What is Image Captioning in Computer Vision?

What is Image Captioning in Computer Vision?

Deep learning is a core branch of AI, and just like a human brain has a million neurons to achieve different sensing mechanisms, Deep Learning is also a mechanism where we as humans try to make our machine mimic a “human brain.” Image captioning, as the term suggests, is” image captioning.” It involves describing the objects and, in turn, returning the text captions for the same.

Some language processing techniques, along with computer vision, are involved in generating captions. To achieve the desired captions, a dataset of images and the corresponding output text captions are required initially. This model consists of Convolutional Neural Network(CNN) for feature extraction as well as a Recurrent Neural Network(RNN) for sentence generation. Computer vision has contributed to improved image captioning systems, whereas language processing has resulted in more accurate caption generation. Image captioning has various applications such as editing applications, virtual assistants, image indexing, aid for visually impaired persons, social media, and many more natural language processing applications.

Convolutional Neural Networks

CNN is a field of Deep learning and neural networks used for the recognition of images and can be used to process data represented as a 2D matrix like the dataset of images given as input here. It can be used for scaled, translated, and rotated imagery. It focuses on analyzing images by scanning them from every direction and then giving out relevant features. The output is a combination of features for image classification.

What is LSTM?

It is a type of RNN and is capable of working with predictions that are sequenced. Just like google shows the next word based on our initial text. It helps in filtering out the data by carrying out relevant information and discarding the non-relevant one.

These encoders do not use information about spatial relations between objects, such as position and size. This information is, however, critical to understanding the content within an image and is a crucial factor when we talk about the physical world. Positioning like “boy standing beside a girl” or “book lying under the table” can aid in differentiating between the positions. Similarly, “the woman behind an elephant” or “woman behind a dog” are some examples to cite the relative sizes. In the case of the transformer, the use of these positions and sizes benefits in generating ideal captions for the images and also helps the visual encoders as well.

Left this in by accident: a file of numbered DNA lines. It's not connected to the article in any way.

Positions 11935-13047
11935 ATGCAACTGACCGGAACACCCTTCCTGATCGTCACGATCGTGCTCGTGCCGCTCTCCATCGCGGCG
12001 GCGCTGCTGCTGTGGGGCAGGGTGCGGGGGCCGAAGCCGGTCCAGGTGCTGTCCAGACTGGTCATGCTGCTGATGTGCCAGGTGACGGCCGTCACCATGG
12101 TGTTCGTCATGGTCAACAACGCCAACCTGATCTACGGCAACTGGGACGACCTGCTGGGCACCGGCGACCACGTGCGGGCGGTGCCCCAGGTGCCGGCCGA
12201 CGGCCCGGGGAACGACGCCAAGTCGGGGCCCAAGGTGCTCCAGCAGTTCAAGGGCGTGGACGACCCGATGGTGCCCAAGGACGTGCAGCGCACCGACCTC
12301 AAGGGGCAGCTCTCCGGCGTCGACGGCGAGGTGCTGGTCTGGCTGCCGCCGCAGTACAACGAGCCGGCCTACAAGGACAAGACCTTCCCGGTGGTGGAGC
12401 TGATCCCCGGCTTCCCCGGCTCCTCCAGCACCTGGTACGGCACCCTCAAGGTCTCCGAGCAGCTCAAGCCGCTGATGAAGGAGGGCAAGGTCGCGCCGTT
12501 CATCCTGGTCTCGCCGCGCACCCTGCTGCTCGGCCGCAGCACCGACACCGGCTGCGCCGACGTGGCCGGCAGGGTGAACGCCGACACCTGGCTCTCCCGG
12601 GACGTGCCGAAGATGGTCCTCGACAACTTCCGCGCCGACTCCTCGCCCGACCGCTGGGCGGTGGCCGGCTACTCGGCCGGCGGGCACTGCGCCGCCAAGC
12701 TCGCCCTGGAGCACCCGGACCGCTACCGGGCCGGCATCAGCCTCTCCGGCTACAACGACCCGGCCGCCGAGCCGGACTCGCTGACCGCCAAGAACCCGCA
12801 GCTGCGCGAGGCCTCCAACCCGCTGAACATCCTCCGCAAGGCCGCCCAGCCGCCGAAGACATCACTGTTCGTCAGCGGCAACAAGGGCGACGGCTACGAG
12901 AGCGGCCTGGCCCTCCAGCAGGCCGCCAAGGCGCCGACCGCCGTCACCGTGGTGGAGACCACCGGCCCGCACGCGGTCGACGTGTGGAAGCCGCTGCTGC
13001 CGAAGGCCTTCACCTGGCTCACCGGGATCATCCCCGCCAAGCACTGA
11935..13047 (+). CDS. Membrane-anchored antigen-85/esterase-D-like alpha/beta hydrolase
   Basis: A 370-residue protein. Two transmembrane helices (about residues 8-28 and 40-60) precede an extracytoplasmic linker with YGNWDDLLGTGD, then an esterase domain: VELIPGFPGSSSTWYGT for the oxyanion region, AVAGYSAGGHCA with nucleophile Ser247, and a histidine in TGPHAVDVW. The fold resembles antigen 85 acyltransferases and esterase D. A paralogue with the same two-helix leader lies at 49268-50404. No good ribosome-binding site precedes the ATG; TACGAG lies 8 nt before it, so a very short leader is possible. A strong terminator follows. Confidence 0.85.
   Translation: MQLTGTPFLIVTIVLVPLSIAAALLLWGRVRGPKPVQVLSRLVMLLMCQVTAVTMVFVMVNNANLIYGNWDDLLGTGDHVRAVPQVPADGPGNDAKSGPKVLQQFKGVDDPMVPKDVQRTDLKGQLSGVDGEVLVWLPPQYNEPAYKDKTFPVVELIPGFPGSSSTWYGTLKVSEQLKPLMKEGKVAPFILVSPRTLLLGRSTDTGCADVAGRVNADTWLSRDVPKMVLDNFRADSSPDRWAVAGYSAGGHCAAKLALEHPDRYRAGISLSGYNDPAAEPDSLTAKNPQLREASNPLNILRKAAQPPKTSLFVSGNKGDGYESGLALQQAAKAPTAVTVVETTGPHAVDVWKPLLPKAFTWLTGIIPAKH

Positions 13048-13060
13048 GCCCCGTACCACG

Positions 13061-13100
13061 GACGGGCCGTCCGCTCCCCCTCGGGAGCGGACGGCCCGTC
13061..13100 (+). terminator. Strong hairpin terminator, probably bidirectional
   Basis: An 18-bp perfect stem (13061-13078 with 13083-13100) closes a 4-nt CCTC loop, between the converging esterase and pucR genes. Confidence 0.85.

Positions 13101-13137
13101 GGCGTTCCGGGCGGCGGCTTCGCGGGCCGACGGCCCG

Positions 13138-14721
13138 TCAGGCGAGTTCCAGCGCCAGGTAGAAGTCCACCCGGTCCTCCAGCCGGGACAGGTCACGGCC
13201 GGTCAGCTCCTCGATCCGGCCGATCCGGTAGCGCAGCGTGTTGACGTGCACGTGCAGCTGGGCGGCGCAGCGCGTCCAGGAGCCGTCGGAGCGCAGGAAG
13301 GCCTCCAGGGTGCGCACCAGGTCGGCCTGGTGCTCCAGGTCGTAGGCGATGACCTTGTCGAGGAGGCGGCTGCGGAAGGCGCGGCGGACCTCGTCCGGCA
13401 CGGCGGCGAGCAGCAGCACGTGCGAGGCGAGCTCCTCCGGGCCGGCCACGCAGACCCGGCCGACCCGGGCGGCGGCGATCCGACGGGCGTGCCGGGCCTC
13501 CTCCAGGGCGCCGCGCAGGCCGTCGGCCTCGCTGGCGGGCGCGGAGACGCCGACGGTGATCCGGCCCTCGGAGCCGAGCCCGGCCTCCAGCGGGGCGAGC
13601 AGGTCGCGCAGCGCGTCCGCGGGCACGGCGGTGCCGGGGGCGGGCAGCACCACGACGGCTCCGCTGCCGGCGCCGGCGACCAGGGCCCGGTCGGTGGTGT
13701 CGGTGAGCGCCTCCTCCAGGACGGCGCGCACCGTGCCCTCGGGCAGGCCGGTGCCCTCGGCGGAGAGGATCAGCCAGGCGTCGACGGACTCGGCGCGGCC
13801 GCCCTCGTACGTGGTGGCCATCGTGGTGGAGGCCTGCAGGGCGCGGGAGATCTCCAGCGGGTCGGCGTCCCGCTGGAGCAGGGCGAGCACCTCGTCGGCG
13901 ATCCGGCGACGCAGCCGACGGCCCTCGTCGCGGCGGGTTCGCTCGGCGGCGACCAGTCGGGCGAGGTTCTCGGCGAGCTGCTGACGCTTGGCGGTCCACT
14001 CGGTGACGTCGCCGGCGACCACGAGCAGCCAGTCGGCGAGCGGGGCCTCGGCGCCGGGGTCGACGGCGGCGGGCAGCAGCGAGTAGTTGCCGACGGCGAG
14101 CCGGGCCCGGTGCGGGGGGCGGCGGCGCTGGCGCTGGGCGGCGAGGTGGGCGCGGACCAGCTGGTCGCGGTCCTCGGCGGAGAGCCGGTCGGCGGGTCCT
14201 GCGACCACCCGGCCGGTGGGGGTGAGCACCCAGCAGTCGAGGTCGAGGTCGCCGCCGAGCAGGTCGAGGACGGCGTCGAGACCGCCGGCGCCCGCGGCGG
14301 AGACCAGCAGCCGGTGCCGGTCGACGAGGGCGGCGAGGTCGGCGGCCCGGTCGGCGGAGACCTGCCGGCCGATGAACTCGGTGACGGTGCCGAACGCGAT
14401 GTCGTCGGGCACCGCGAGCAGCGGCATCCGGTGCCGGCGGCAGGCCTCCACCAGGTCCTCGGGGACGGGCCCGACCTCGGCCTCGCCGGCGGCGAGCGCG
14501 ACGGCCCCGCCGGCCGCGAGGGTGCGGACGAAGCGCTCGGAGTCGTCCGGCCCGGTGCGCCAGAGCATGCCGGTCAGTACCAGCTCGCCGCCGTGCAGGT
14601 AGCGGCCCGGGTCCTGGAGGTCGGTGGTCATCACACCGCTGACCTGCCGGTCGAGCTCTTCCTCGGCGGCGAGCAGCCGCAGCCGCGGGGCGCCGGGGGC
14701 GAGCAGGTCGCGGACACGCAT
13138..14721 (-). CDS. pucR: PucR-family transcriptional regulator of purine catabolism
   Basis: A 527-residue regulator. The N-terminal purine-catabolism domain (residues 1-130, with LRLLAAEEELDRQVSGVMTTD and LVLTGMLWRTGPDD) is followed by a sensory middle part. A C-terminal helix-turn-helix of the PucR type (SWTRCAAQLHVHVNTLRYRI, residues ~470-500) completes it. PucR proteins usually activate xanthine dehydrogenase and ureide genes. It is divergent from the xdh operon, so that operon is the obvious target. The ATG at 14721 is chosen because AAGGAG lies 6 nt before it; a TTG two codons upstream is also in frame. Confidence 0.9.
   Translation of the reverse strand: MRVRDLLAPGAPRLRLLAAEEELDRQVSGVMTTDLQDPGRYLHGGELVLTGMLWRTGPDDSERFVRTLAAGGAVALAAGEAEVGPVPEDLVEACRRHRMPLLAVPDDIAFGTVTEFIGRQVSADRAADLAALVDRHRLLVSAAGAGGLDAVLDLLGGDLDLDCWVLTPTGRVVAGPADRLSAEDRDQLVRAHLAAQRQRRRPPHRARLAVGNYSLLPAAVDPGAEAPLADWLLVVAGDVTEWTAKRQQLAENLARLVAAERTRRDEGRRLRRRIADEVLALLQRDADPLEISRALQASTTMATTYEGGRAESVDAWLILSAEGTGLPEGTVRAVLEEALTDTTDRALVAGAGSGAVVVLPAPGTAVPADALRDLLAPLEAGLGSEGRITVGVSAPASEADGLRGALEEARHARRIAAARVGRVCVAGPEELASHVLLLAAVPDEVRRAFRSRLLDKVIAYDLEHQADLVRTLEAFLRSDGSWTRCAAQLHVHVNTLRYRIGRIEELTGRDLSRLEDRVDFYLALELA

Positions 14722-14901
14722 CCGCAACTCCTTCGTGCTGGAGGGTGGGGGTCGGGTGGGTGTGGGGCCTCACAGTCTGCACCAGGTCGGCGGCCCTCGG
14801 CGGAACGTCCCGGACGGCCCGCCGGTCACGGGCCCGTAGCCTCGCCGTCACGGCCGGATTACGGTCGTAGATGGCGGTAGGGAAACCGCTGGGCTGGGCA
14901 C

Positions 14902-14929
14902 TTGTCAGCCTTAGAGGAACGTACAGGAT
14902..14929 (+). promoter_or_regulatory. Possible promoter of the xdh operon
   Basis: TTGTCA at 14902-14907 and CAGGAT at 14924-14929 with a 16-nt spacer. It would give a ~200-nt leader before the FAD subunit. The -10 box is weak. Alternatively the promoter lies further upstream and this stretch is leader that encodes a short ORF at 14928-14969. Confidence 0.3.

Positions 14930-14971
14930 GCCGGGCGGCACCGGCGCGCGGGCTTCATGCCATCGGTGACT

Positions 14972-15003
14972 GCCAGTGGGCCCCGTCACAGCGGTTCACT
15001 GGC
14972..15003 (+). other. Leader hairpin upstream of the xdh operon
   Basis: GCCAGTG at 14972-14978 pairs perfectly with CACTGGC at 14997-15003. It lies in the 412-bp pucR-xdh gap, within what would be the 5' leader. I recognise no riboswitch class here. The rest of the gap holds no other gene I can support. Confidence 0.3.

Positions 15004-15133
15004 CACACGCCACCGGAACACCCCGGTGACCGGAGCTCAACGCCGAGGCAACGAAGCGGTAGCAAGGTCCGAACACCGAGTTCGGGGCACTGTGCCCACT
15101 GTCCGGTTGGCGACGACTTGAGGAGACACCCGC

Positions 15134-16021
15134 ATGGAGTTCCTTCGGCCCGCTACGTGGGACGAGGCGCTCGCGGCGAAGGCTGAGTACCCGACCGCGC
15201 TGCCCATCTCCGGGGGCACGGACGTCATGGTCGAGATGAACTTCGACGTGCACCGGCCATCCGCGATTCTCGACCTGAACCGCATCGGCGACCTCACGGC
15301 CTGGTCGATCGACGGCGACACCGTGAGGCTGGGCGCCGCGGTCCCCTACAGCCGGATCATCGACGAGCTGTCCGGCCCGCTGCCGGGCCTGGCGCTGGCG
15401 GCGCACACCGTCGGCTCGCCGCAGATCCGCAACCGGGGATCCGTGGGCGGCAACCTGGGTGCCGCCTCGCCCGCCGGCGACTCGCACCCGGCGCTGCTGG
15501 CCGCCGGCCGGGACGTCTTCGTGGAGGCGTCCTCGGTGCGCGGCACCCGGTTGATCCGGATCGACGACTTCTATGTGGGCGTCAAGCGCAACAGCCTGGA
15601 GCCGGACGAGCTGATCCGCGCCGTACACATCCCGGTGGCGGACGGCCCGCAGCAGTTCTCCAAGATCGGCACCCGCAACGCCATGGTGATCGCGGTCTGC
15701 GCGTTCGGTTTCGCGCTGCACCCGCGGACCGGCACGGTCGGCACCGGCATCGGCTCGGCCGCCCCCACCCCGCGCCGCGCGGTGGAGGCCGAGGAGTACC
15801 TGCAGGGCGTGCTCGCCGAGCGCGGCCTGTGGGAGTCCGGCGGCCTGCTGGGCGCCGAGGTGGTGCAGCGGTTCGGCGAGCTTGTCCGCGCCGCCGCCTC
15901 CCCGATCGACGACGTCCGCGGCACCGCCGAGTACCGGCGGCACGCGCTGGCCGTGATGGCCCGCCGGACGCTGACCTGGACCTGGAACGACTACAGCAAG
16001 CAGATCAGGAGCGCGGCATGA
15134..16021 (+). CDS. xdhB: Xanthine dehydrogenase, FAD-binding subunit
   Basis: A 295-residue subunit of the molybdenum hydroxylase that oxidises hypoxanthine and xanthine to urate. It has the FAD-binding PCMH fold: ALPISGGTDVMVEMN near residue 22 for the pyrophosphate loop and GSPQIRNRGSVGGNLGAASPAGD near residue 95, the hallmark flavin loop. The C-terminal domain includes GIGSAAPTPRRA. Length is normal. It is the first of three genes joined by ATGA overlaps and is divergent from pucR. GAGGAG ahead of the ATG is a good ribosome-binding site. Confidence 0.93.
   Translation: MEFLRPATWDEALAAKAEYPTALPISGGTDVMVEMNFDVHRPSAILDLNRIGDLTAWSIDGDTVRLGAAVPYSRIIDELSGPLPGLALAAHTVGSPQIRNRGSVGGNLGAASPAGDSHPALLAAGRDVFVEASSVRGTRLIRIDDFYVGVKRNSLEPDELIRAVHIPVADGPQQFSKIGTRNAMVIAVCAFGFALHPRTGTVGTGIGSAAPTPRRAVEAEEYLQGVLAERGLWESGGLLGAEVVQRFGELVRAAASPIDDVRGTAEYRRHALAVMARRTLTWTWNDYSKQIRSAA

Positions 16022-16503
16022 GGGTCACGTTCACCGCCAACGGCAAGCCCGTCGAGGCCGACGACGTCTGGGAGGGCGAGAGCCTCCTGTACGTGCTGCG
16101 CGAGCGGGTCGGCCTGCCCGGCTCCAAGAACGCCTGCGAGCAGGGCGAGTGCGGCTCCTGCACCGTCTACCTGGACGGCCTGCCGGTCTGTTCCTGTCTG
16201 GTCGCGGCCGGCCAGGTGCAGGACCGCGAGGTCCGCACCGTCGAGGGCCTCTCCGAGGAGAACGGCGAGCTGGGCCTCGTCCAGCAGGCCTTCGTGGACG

Working of the Model Architecture for Image Captioning

A popular dataset called the Flickr8 dataset contains 8092 images and is just a 1 GB file. It contains day-to-day related images with captions. The model being used in the course of this article is utilising the Flickr8 dataset. The machine first recognizes the objects, and then the description is added based on the objects. These images are also split into three disjoint sets. The training set contains 6000 images, and the rest images are contained by the test dataset.

To evaluate the captions based on images, we evaluate their ability to associate the images with the respective captions. This is achieved with the help of the BLEU (Bilingual Evaluation Understudy) Score. It checks the distinction between natural sentences and human-generated sentences. This is also a really helpful tool to evaluate the performance of a machine’s translation capability.

The model consists of 3 phases:

  1. Image Feature Extraction – The nature of the images from the dataset is extracted using a model called VGG 16 for object identification. It is based on CNN and has 16 layers which have a pattern following two convolutions layers and one dropout layer until the last connected layer. This helps in reducing overfitting, as this model learns quickly. These are also composed of a dense layer for a 4096 vector element of the photo and then proceed to the LSTM layer.